So it was another crazy week. I feel like every week as a missionary is a crazy week. lol. But this week really was different from the others. I got some sort of bug. It seemed sort of flu-like. I just had kind of an overall weakness in my body, with those pains that make your arms and legs feel floppy and your chest, stomach, and neck just hurt. I couldn't eat the normal food we eat here because it was too heavy and made me feel nauseous. I never had a fever or threw up, but I wasn't well enough to go out and do missionary work, so for the majority of four days we were just in the house. I just rested a lot, took Tylenol or ibuprofen, drank a lot of fluids, and watched a lot of Church movies in Spanish (lol). It was pretty lame. You know me, I just wanted to get OUT of the HOUSE and serve the Lord! We tried various times off and on in those four days, but my body just couldn't handle it like normal. But I still had wonderful spiritual experiences and learned a lot. The Lord really has infinite wisdom, and I believe with every fiber of my being that everything happens for a reason. I think it was harder on my companion that it was on me to be stuck inside for four days. But we grew from it! I find that most of the experiences that I have on this mission are to teach me to better understand the love of Christ. There were moments when I was laying on the bed, just feeling like a failure as a missionary. After all, I didn't sign up to come to Chile just to sit around. I felt like I was missing so many opportunities to share with God's children, that maybe I was just making a big deal out of nothing and it would be better if we left...but then every time we left I got dizzy, or overheated, or nauseous, or something and we had to go home. It was frustrating. We called the sister training leaders and talked to them, and I thought about what the Lord would want me to learn. I think that He wanted me to see just how much He loves me. He knew that I wasn't just being lazy or trying to avoid my responsibilities. He wanted me to learn patience with myself and to love myself enough to care for my body rather than tear myself down for being a "bad missionary."
On Thursday we had our interview with President Rappleye, and I was telling him about all of the mean thoughts that I have that tell me that I am a bad missionary, or a terrible companion, or that I don't have a strong enough testimony, or other mean things like that. President Rappleye is a car guy. With him everything is very straightforward. He just looked me straight in the eyes and asked me, "Where do you think those thoughts come from?" I know exactly where they come from. I know that every mean thought that I ever have comes from Satan. He has told me so many lies over the years! He is just so MEAN! But on this mission, I learn more and more each day how to melt the icy shell of mean things that Satan has put in my mind with the warmth of the love of Christ. President Rappleye is so wise and so spiritual! It was really wonderful to have an interview with him and to understand his concern for us as missionaries and for me individually.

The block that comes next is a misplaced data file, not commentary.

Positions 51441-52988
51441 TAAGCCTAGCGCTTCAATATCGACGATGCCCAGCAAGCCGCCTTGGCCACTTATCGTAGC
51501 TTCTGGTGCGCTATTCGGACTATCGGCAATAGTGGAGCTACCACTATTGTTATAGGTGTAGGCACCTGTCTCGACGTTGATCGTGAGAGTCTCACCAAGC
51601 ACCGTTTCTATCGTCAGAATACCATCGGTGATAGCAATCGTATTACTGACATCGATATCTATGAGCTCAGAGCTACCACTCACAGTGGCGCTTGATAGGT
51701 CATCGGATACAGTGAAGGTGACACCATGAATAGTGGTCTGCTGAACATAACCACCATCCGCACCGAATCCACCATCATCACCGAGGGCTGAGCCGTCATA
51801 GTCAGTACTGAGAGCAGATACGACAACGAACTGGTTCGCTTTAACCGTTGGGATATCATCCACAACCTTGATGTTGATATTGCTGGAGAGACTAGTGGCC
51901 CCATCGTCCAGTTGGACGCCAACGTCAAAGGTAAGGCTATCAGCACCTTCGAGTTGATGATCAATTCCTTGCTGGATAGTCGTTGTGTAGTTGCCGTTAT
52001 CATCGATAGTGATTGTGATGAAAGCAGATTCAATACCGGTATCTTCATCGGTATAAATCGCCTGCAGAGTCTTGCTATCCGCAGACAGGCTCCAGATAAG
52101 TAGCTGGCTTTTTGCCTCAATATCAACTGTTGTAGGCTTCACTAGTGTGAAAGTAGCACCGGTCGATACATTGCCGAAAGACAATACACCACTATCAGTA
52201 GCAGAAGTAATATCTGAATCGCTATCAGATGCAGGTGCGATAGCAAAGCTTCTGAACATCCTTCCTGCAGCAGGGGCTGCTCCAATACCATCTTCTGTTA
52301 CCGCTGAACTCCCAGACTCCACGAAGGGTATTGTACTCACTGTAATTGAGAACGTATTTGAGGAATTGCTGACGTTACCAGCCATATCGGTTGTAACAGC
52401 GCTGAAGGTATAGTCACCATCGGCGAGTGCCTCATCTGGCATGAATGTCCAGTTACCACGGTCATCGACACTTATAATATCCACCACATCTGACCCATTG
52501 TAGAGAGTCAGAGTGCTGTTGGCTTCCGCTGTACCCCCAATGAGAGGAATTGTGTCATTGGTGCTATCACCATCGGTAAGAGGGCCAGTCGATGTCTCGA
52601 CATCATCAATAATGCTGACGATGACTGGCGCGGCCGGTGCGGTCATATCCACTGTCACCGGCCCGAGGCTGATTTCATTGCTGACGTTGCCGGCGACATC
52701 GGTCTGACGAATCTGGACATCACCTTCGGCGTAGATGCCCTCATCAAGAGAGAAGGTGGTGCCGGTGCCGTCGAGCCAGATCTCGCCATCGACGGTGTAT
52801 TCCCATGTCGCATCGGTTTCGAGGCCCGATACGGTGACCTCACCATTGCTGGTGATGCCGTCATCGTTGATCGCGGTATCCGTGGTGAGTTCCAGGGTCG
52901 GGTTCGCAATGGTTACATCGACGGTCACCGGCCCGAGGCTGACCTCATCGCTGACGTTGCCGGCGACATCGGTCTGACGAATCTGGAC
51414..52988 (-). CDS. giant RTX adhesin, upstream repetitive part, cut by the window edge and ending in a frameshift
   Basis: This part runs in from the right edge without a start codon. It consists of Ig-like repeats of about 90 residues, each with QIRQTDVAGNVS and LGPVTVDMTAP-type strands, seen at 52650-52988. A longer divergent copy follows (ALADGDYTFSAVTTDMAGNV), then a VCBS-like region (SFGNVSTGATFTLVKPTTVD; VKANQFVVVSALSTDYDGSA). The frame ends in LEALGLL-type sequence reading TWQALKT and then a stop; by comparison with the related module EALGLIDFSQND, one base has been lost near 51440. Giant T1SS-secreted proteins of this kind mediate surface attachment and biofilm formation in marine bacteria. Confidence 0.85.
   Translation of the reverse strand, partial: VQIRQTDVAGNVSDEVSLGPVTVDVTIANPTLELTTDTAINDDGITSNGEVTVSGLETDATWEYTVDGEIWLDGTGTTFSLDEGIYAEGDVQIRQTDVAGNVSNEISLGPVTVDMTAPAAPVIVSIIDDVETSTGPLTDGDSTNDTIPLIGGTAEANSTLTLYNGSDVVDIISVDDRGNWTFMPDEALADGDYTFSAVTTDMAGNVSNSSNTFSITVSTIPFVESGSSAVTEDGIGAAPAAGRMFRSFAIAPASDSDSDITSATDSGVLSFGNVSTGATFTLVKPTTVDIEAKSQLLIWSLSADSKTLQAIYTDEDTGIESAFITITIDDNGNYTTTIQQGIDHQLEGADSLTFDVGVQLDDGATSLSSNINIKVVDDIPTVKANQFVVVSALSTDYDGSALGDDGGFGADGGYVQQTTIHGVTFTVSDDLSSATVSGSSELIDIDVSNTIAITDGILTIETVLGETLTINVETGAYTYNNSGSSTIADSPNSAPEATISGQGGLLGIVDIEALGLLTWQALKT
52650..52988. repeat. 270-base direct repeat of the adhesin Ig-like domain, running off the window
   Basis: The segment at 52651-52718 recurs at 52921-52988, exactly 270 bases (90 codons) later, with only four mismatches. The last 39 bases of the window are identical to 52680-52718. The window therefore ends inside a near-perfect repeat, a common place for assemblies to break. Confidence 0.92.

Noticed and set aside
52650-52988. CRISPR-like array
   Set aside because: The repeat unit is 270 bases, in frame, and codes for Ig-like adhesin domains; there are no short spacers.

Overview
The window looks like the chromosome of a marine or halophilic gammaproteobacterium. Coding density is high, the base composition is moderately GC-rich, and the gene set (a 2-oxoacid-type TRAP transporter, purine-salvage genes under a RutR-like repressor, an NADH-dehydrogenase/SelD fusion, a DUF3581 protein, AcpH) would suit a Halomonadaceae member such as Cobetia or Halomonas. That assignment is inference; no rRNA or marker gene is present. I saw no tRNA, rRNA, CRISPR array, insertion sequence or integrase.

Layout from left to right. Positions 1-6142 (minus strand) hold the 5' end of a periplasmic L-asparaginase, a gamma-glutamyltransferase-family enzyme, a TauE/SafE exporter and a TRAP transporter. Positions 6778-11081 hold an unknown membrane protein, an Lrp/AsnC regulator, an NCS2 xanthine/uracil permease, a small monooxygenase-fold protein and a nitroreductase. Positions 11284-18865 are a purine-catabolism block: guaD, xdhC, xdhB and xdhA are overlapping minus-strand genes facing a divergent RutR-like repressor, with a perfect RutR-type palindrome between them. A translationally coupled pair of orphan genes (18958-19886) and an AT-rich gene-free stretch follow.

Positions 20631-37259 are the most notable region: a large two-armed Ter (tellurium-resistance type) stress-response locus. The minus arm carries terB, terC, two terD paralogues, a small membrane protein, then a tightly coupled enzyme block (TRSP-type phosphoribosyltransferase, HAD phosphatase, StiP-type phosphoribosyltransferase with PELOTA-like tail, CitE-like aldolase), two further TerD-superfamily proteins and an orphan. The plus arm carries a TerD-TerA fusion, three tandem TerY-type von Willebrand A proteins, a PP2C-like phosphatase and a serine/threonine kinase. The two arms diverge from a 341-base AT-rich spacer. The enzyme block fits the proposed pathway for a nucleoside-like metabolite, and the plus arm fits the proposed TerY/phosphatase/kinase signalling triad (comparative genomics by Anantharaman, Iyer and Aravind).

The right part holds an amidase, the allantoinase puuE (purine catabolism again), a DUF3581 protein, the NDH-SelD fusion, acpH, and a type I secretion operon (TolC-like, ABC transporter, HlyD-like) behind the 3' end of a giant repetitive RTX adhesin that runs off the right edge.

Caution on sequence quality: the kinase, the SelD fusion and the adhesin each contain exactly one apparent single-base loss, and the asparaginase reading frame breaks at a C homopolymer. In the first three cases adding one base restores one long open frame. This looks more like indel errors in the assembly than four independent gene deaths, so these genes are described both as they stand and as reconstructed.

I have never felt so loved in my entire life. Here in Chile, my companion, my sister training leaders, zone leaders, and district leader, the ward members, and the mission president care about me so much! They make me feel important and loved and help me understand my worth as a daughter of God. We live across the street from our ward Relief Society president, and she has been watching out for me as I've been sick this week, calling out of the blue to see how I'm doing and bringing us brownies. (she's about your age, Mama, and her hugs and the way she loves us, she's like my Chilean mom). Then, I received three letters this week...one from Sister Butler, one from Sugar Hill Stake YSA, and one from Aunt Cheryl. Every week I get emails from my parents and my friends, many of whom are in other parts of the world serving missions. It is a love web that spreads around the entire world! (that sounds super cheesy but it's really how I feel! I am so far away, but so close to everyone in my heart.)
The title this week is "una voz," because this week while we were in the house I listened to a lot of new songs that Hermana Montalván shared with me, and my favorite one is called "One Voice." It talks about how even though we are each just one voice...we can make such a big difference. "I am just one voice, but one voice can still be heard. I have made the choice to seal my witness with my word." " I am just one voice, but one voice will carry far!" I still don't know all of the words because I just discovered it, but it has such a wonderful message! It goes on to say, "He was just one voice, but one voice that changed the earth..." in reference to Jesus Christ. So even if I am just one voice, my testimony is strong. It is made of simple truth and valiant faith that the Savior lives, and that He loves every single person. I KNOW this to be true. So when I am out in the streets, and I am nervous or I can't think of what I want to say, I will listen to the Spirit and speak what I believe! And my voice can carry far. Because I can share my testimony from the very south of the world up to all of you in the United States!
I love you all so much! I will keep the Mulcays, the Snyders, and Elder Washburn in my prayers. This mission is hard. But we have to do all that we can not to leave! We must keep going! The Lord will make us strong enough to do His work. Thank you for the scripture, the picture, and the box. You are the cutest mom ever. I love you and I miss you!
Abrazos, Hermana Latham